...re-damaged over and over as unmet need after unmet needs piles on top of one another. Your "real" self is buried under all of those unmet needs.

http://www.borderlinepersonality.ca/bor ... ssism1.htm



These two paragraphs stood out for me. Doesn't the first one explain the dynamics of PTSD symptoms that we experience as a result of the unmet needs piled on top of one another during the dysfunctional relationship?
Do we develop borderline characteristics -- even the disorder -- after we leave and attempt to find our "real" selves again?

Maybe it doesn't matter that we find a "label" to identify our own dysfunction? After all, our task after escape is to overcome the traumas to our psyches to rediscover who and what we once were. It's hard work considering the brainwashing and terrible "zings" that were inflicted upon us over and over.

I haven't had a PTSD symptom for some time and have found that my memories now are mostly good ones. A welcome relief -- except in examining my good memories (that had been previously buried) I realize that all of them are UNCONNECTED to the Ex!

So, does that mean that I may have already recovered from BPD if I ever had it? I hope so!!
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Postby surviveducan2 » Wed Aug 22, 2007 7:26 pm

Hey Blooming,

I understand where you are coming from... but did you have these same feelings and reactions with EVERYONE you are or have been close to? or just the N???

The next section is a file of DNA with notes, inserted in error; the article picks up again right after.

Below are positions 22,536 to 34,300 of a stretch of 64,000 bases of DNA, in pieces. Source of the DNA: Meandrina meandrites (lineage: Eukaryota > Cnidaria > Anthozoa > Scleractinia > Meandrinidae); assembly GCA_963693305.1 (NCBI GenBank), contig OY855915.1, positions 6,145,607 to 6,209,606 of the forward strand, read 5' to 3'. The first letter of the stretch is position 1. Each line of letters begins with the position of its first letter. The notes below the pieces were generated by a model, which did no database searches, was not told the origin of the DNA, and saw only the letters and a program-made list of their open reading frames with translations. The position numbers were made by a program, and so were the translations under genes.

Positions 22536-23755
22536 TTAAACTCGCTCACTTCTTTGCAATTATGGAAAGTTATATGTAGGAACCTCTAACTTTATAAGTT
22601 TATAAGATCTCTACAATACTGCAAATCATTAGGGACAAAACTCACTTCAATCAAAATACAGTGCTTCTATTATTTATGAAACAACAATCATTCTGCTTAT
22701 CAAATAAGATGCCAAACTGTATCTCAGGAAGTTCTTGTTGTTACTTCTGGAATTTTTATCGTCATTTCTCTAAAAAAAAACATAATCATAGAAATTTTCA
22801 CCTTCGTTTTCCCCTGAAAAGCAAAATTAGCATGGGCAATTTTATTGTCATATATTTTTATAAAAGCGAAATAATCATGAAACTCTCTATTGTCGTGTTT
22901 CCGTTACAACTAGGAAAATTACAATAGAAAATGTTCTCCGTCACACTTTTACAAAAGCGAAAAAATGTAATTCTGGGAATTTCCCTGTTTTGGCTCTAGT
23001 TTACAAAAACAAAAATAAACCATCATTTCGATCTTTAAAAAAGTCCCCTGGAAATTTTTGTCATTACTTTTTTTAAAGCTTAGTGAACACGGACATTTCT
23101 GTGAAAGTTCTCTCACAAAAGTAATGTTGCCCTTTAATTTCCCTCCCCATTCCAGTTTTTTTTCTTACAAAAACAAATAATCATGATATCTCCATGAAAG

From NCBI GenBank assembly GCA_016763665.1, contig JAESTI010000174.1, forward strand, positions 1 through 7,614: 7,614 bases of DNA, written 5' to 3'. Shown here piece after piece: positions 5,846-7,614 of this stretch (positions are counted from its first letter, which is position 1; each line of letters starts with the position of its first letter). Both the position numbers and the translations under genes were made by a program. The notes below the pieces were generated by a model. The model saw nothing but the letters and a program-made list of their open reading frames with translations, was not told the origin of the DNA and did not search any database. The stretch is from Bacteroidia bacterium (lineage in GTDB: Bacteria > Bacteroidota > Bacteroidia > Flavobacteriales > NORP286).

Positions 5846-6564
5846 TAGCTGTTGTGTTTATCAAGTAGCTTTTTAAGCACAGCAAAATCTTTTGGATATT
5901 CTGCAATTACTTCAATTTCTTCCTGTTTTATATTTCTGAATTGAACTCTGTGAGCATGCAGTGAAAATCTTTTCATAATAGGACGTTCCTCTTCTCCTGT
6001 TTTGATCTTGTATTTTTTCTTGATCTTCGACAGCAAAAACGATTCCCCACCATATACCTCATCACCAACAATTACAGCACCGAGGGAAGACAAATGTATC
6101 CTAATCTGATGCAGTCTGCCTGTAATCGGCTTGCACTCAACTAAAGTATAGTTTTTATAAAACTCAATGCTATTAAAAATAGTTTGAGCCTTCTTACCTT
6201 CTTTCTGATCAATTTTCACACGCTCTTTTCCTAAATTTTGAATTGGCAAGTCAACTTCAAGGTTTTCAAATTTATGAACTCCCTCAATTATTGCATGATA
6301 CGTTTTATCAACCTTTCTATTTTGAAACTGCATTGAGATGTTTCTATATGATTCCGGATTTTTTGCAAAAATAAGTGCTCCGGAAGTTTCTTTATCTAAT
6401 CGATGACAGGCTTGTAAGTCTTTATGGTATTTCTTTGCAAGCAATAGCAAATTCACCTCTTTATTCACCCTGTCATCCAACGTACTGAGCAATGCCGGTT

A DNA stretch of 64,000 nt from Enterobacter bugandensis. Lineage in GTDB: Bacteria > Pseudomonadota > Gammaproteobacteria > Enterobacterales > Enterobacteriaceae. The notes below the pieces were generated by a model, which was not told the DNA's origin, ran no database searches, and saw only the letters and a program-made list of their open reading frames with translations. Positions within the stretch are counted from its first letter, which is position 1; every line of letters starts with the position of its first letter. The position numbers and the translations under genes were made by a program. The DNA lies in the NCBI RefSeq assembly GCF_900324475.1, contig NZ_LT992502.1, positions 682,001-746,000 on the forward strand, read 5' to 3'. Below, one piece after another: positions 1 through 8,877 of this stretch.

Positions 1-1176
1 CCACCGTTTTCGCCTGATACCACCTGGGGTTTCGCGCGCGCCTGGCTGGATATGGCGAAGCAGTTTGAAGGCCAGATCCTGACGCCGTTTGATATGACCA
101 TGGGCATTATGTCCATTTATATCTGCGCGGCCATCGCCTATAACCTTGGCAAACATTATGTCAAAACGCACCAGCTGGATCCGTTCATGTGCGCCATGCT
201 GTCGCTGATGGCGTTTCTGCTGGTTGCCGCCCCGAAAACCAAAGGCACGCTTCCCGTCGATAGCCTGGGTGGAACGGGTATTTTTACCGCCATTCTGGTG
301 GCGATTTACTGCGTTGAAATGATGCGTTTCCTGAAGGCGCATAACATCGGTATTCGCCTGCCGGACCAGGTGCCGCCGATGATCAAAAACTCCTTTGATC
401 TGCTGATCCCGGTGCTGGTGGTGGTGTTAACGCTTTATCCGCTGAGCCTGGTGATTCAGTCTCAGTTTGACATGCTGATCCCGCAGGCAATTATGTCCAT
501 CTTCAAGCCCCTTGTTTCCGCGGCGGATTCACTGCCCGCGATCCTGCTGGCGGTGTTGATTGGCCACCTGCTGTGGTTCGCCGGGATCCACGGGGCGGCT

I too had certain reactions, that when I read about BPD, I could definitely related to. Not all of the symptoms, but the intense and overwhelming anxiety when faced with initial D&D from the ex N specifically - I tried everything possible to avoid that emotional pain and anxiety: manipulation, begging, pointing out my good characteristics, pointing out all the 'good times'... frantically. In short, trying to 'prove' my worth. I was grasping at straws trying to keep it together. I've never reacted that way to any other break up. Even when I was younger with N Mom, when she would pull away emotionally b/c I didn't do what she wanted, I never reacted in those ways specifically.... there was learned anxiety, but not to this degree - probably b/c I knew she would still actually be there - it was a pattern. I just started to 'walk on eggshells' with her, trying to keep status quo and not 'rock the boat'. My therapist and I do believe that it was PTSD that triggered my response to the ex N - but only when presented with those recognizable N traits (sudden D&D, gaslighting, etc...). She refered to it specifically as a 'trauma bond'.
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Postby livedthroughit » Thu Aug 23, 2007 12:20 pm

Yes, apparently a woman with BPD can have a relationship with a man who is NPD, but don't evaluate yourself or anyone else based on reactions to a disordered person!
Last edited by livedthroughit on Mon Nov 19, 2007 3:32 am, edited 1 time in total.
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Postby Cookie2 » Thu Aug 23, 2007 1:36 pm